Nefarious Racing

What Are Rep Wheels? The Ultimate Guide to “Fake” Wheels

What Are Rep Wheels? Thumbnail

If you’ve been looking to buy new wheels for your car, you’ve no doubt come across the terms “rep”, “replica” or “fake”.

What does this mean? How can a wheel be fake?

In this guide, I’m going to explain exactly what replica or fake wheels are, how they are different from “real” wheels and why putting fake wheels on your car could kill you.

What Exactly Are Replica Wheels?

To kick this off let’s first establish what replica wheels actually are.

Basically, replica or fake are terms used to describe which are made by a lesser known wheel brand, usually an unknown brand from China, with an exact or very similar design to a popular wheel made by a well-known wheel brand.

The reason why these wheels exist is because the original wheel that was copied is usually quite expensive, and the replica wheel manufacturers try to capitalize on the popularity of the wheels by selling cheaper versions to people who can’t afford the real deal or don’t want to spend several thousand dollars on a set of wheels.

Classic Example: BBS RS Reps

A classic example of replica wheels are BBS RS reps. BBS RS wheels are extremely popular, having seen a surge of interest and a massive rise in price over the last 10 years or so.

BBS no longer produce the original RS wheels, and second hand sets are relatively rare now and often sell for several thousand dollars. This is out of reach for most car enthusiasts.

Because these wheels are extremely popular, almost every replica wheel manufacturer has produced a BBS RS rep, making them one of if not the most copied wheels on the planet.

Here is what an original BBS RS wheel looks like:

Real BBS RS Wheel

And here is an example of an RS rep wheel:

Fake BBS RS Wheel

Different Types of Replicas

Now, when it comes to replica wheels, it’s important to note that there are actually two different meanings to the word:

  1. True “replicas” which are literally an exact design copy of another wheel, like the BBS RS example above
  2. Lesser known wheel brands who make their own wheel designs but are just not as established as the well-known brands and tend to sell cheaper wheels

These two are actually quite different, and I will explain the difference a little but later on.

Replica Vs Real Wheels: What’s The Difference?

Yellow Audi with Roftform Wheels

You are probably wondering “what’s the difference?” They are both round, hold the tyre and look almost exactly the same.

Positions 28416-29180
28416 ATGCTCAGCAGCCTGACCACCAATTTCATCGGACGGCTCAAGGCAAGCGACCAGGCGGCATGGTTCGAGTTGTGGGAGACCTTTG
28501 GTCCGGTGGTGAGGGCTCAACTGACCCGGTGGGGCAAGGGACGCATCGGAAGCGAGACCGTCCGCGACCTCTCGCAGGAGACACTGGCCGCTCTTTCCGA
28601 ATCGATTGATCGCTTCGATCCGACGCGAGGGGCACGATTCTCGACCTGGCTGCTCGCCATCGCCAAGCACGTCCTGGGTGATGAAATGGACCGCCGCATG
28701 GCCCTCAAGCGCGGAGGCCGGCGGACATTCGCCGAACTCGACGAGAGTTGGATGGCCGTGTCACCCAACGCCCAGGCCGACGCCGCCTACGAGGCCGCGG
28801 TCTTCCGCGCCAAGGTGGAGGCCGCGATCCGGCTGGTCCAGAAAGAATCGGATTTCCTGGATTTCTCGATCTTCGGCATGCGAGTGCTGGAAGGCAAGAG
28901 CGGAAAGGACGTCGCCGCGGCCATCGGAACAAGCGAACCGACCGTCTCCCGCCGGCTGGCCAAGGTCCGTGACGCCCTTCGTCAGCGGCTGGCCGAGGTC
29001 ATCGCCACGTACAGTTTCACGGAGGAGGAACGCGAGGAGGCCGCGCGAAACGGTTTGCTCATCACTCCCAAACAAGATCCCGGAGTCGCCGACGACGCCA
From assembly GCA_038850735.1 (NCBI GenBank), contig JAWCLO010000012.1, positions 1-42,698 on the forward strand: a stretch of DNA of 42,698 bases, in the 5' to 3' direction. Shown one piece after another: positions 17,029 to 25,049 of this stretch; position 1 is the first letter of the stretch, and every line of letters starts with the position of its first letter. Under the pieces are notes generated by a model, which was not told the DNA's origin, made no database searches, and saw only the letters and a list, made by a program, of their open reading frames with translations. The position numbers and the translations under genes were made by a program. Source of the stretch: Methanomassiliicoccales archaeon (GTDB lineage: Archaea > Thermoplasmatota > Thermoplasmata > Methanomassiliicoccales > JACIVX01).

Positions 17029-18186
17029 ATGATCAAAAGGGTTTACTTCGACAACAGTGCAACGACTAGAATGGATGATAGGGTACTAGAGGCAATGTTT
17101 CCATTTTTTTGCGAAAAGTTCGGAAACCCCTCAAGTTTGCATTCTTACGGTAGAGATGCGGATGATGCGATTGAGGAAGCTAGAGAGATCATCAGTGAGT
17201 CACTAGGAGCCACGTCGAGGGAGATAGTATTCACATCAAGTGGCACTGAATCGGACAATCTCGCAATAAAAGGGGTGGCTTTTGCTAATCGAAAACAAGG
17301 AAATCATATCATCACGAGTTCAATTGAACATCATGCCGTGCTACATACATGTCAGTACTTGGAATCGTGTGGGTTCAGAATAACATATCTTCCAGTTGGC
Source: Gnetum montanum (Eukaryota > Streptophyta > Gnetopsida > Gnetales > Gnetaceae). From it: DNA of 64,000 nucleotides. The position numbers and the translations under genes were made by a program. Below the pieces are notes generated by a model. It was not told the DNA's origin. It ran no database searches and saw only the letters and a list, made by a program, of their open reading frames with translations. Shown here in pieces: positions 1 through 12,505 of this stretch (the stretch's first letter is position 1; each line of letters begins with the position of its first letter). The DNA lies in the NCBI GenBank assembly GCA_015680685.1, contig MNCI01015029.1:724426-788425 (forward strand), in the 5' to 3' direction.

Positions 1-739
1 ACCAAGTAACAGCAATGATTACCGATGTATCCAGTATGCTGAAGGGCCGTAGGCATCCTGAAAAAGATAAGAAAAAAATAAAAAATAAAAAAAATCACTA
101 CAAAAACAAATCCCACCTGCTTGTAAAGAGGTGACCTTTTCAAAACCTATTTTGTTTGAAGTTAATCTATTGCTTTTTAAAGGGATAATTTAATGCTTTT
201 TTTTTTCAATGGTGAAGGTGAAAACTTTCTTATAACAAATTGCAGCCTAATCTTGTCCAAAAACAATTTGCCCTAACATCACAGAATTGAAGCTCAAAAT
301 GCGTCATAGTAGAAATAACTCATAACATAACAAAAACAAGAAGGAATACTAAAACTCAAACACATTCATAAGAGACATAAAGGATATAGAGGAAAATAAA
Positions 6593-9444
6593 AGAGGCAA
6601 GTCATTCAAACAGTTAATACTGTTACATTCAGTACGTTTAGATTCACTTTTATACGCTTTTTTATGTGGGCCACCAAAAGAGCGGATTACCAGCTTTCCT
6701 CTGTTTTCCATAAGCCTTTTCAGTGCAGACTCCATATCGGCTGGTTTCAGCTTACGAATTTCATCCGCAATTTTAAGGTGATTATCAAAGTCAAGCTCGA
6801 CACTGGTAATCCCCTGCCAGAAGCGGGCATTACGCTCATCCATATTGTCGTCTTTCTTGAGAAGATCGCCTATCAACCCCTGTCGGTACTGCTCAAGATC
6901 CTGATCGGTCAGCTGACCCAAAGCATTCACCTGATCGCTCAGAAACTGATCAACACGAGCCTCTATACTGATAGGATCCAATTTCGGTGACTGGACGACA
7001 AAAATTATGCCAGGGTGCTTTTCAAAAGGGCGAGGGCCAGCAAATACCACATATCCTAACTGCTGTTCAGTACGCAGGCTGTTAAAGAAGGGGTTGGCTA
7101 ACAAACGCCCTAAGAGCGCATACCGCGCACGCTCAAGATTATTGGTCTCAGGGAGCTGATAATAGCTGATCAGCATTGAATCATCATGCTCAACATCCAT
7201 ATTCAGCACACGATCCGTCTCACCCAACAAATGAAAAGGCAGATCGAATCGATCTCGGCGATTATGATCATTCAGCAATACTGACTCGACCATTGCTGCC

Well, the truth is that there are substantial differences between real and replica wheels. Aside from the fact that they look the same, they differ in almost every other aspect. Let’s take a look at some of differencing factors in detail.


The first and most obvious one is the design of the wheels. Now, while the nature of replica wheels is to look the same, they are often very different in design.

Let’s take the BBS RS wheels mentioned earlier.

The original BBS RS wheel is actually a 3 piece wheel, where the lip, face and barrel actually separate and can be swapped out for different sizes.

These wheels were originally designed for motorsport and are lightweight, easy to repair and customizable due to the ability to swap out the lips and barrels. And that’s part of what makes them so popular.

The replica wheels, on the other hand, are almost always 1 piece, with no ability to split them and swap parts out. They are also substantially heavier due to their lack of proper design or engineering. They are simply a visual copy of the original wheel, designed to look the same and nothing more.


The best wheel brands put a lot of engineering behind each of their wheels, designing them to be as lightweight as possible while being as durable and rigid as possible to take the abuse of being used on the race track as well as street use.

You’ll find that most of the best wheel brands are being used in at least some form of motorsport, which allows them to test and get data on their designs in order to further improve them and make sure they are fit for use.

On the other hand, you will rarely see replica wheels at the track, and certainly not in any professional racing series.

This is simply because they are made to be cheap and are not designed to handle the stresses of intensive driving. The replica wheel brands simply don’t want to put the money into this, and if they did they would end up costing the same as the real deal anyway, so it would defeat the purpose.


The material used to make the wheel plays a major part in how light and strong it will be.

Poorer quality materials will result in a poorer quality product, and this can be a serious issue when it comes to wheels, which are literally the only thing holding your car off the ground and allowing you to control it.

The issue with replica wheels is that more often than not, you have no idea what materials they used for the wheels, and judging by the extremely low prices, odds are it’s not the best they can get.

This opens you up to the risk that the wheels are most likely made from low quality materials. At best this will mean heavier wheels and worse performance, and at worst it could mean weak wheels which break and cause an accident.

Picture courtesy of


The manufacturing process is another extremely important part the wheel making process and will dictate how strong the wheels will be, as well as ensure they are free from defects.

Unfortunately, due to cost saving, replica wheels are often made using corner cutting manufacturing processes, usually quick and cheap casting methods, which result in lower quality wheels which are more likely to have issues as well as weight more.